Now Carlson is exploring a sale of its hotel business. The Club Carlson brands including Radisson and Park Inn would wind up part of another, larger chain.
Carlson Cos Inc., which owns the Radisson and Country Inns and Suites brands, is exploring “strategic alternatives” for its hotel unit that could include a sale, according to Thursday reports.
The hospitality and travel company, according to the Wall Street Journal, has asked Morgan Stanley to help it in the process of exploring the possibility of a merger, partnership or sale of Carlson Rezidor Hotel Group.
Hyatt, which failed in attempts to buy both Kimpton and Starwood, may believe it needs to bulk up if it’s going to survive independent of a larger chain. Although it’s not clear to me that the Radisson or Country Inn brands fit well into the Hyatt portfolio.
If you think Sheraton has consistency and branding challenges, Radisson has them doubly so at least in the U.S. Although it would give Hyatt a stronger European presence.
Wyndham could be a potential suitor. I expected that with the move of a significant amount of Starwood talent there over the past couple of years (so much so that the chain is sometimes referred to a ‘Wynwood’) that they’d be a real bidder for Starwood though they apparently weren’t a finalist.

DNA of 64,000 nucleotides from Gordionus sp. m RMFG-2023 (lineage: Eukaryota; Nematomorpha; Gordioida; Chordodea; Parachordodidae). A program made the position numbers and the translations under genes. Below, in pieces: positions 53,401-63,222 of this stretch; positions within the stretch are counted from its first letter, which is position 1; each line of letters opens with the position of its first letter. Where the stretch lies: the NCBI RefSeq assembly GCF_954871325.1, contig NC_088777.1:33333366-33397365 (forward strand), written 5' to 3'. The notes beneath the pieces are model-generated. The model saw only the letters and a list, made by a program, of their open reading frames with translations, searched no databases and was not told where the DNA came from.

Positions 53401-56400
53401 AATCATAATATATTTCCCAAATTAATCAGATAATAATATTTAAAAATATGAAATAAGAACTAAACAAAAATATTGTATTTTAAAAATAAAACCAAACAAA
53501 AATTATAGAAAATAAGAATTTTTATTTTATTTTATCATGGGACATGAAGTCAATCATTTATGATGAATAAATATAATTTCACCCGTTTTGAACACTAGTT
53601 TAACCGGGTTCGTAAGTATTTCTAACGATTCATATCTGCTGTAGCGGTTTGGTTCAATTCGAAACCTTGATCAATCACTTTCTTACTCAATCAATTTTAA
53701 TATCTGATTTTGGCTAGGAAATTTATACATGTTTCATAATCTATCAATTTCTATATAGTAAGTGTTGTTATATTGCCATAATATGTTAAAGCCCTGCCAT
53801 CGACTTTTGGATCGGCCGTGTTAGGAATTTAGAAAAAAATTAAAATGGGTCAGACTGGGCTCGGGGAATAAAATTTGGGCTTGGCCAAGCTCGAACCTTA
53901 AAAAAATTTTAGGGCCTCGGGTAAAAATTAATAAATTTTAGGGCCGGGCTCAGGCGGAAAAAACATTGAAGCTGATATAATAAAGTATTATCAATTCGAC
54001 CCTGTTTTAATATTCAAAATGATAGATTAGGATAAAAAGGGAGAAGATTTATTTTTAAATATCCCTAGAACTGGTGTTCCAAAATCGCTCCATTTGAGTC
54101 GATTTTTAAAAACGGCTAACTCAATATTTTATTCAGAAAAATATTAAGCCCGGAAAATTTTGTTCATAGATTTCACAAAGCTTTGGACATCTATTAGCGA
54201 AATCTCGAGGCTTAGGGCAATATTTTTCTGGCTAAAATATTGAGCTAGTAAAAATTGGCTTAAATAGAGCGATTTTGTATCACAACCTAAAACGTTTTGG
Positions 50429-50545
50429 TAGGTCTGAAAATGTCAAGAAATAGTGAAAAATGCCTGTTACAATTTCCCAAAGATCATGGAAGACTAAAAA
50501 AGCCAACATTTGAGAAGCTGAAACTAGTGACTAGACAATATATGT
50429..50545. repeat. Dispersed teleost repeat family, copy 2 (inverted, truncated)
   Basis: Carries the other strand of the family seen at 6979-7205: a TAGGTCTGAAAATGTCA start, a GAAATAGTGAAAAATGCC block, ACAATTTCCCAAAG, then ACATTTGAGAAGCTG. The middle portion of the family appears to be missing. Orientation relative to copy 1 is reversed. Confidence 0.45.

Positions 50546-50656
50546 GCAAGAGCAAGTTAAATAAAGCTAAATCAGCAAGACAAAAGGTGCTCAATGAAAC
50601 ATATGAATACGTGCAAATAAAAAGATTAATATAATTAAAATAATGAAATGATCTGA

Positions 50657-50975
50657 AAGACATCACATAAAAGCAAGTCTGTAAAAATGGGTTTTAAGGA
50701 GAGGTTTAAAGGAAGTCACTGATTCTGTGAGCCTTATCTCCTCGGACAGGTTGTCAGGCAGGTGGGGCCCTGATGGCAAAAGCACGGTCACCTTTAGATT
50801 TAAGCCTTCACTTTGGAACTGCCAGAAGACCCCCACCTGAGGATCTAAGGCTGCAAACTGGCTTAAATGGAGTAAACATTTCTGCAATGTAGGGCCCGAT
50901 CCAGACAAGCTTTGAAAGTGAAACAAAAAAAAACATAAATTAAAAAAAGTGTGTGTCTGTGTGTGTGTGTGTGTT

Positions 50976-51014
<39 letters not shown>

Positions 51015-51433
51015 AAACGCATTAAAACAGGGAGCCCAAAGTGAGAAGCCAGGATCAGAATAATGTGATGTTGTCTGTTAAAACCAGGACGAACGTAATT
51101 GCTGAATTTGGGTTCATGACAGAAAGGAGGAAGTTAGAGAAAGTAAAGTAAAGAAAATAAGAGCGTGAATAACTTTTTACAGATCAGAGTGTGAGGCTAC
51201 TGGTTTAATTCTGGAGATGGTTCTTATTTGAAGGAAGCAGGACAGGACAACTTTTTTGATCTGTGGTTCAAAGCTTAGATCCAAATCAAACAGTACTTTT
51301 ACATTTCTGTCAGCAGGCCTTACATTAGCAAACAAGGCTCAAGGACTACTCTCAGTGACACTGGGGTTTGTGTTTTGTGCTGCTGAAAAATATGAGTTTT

In any of these scenarios, Club Carlson — which while offering limited elite benefits, has one of the most generous programs for free nights — presumably goes away. They’ve come a long way from when the hotel chain shared a loyalty program with TGI Friday’s (though which company you signed up for Goldpoints through determined your conversion rate from points to airline miles). It would be a shame, of course, to see fewer hotel loyalty programs on the chess board.
With potential tough times for the lodging industry on the horizon, consolidation could be required to stay profitable — a path that airlines pursued during this last economic cycle. It’s precisely how much consumers disliked airline mergers, and blame them for what ails travel, that makes them attractive. It boosts hotel bargaining power relative to consumers. And it reduces competitive pressure. At the same time it helps achieve a scale that’s attractive to large corporate buyers. Meanwhile, before times get tough is also when a hotel chain’s owner may believe they’re ideally situated to sell (“get out at the top”).